I got an HTC Aria earlier this week and have been using it full time ever since. This is my first Android device. I’ve got to play with other Android devices on Verizon and Sprint, so I was able to compare how it works to the other Android devices on the market. The HTC Aria is a sleek looking touch device. The device is as thin as an iPhone 3G(s) but shorter and narrower. It feels great in the hand and the heft to it makes it feel very solid, but it’s small size can make it difficult to type and text when in portrait mode. Landscape mode is best for typing on this slim phone. The soft coated paint on the back makes the device feels like it’s already in a case and the best part it doesn’t attract dust and lint. The battery life is decent. I can get a full workday’s use out of it, but don’t expect it to go a full 24 hours without charging.
What surprised me about the phone is the quickness of it. Sliding through the menus and opening apps were quick and responsive. The Aria uses HTC’s Sense UI and it adds a lot of flair to the interface. Those who have used other HTC Android phones will feel right at home with it. As my first Android it took me awhile to get use to all the different menus and the entire interface. Coming from the iPhone and Blackberry this Android device is a breath of fresh air in a market where the dominant OSes are getting stagnant.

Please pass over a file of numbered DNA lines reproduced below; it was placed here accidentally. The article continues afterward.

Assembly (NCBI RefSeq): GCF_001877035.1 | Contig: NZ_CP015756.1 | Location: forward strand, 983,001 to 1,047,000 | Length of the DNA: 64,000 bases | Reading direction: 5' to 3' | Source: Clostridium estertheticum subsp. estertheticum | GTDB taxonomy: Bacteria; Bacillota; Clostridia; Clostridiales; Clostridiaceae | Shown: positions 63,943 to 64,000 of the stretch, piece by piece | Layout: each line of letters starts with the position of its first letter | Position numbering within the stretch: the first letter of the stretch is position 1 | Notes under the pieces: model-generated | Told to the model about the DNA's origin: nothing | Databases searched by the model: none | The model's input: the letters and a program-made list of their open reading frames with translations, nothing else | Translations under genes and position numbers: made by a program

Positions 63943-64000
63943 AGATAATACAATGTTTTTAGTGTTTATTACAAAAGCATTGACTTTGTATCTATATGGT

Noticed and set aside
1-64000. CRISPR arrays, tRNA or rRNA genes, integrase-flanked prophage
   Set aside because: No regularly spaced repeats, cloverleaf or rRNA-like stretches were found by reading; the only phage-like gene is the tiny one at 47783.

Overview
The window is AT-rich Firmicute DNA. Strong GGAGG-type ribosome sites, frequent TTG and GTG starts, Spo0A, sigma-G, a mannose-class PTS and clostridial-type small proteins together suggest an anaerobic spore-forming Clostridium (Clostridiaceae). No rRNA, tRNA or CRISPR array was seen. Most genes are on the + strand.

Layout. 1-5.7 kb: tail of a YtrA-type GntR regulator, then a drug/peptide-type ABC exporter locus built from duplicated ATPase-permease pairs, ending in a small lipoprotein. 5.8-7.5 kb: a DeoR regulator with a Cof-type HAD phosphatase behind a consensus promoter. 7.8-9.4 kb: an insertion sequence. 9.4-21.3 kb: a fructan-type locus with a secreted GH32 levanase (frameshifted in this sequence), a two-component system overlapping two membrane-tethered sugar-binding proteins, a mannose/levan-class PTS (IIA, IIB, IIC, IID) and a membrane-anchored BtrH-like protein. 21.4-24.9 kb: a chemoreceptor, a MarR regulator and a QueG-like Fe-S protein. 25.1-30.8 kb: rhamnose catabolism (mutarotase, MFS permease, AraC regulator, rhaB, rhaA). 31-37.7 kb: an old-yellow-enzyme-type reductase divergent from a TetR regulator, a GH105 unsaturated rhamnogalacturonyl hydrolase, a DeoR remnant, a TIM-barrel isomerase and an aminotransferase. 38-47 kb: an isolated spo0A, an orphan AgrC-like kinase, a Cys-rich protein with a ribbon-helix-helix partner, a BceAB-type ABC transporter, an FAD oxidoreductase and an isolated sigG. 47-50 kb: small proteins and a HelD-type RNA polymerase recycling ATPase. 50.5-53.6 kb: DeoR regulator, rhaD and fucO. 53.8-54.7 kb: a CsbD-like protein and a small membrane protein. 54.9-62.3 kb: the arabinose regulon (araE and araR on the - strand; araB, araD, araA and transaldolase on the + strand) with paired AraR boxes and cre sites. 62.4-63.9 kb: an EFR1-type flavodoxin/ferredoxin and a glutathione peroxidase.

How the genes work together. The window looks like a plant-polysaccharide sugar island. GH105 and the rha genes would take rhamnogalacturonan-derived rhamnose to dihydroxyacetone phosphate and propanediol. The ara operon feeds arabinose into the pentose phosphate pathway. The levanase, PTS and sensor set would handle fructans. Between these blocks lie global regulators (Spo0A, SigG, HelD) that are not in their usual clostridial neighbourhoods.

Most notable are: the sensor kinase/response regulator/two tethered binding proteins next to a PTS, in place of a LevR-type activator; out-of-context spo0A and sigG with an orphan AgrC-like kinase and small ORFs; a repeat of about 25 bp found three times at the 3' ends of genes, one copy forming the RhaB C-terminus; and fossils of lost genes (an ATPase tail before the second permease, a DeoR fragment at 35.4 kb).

With Android all your Google contacts, emails, and calendar are easily synced up leaving one the think why Apple is charging for MobileMe and why RIM doesn’t have anything similar. If you’re a Google Voice user then Andriod is a must-have. It intergrates seamlessly with your phone and there’s no need to fiddle around with an app or use a web browser. Android allows you to customize what you want to display on your phone and how to display it. The widget feature is what makes it possible. The Android Market is not as extensive as Apple’s (Who is?) but it still has a boat load of apps. One thing that’s holding the Aria back is AT&T. They’ve locked down the device so apps can only be install by the Android Market. It really defeats the purpose of an open-ended device. But for the most part people won’t be bothered by it, it’s only the power users who want the ability to side-load apps onto their phone.
There are a million comparisons I can make with the iPhone and Blackberry and what I can say is that each of those devices do well in certain categories and poorly on others, and Android is no exception. There are things that Android definitely does better than the iPhone and Blackberry and there are some areas that it needs some more polishing, but the road ahead is very bright. If you’re stuck on AT&T and looking for a non-iPhone touch device the HTC Aria can easily fit the bill. But if you’re not bound to a particular network you have plenty of Android options such as the upcoming Droid 2, Droid X, and Sprint’s EVO.
Google services integration
Solid fit and finish
Responsive capacitive screen
Can’t side-load apps
Comes with Android 2.1 (Hopefully it gets Froyo 2.2 soon)
Can be too narrow for typing
Optical track pad is useless
No flash for camera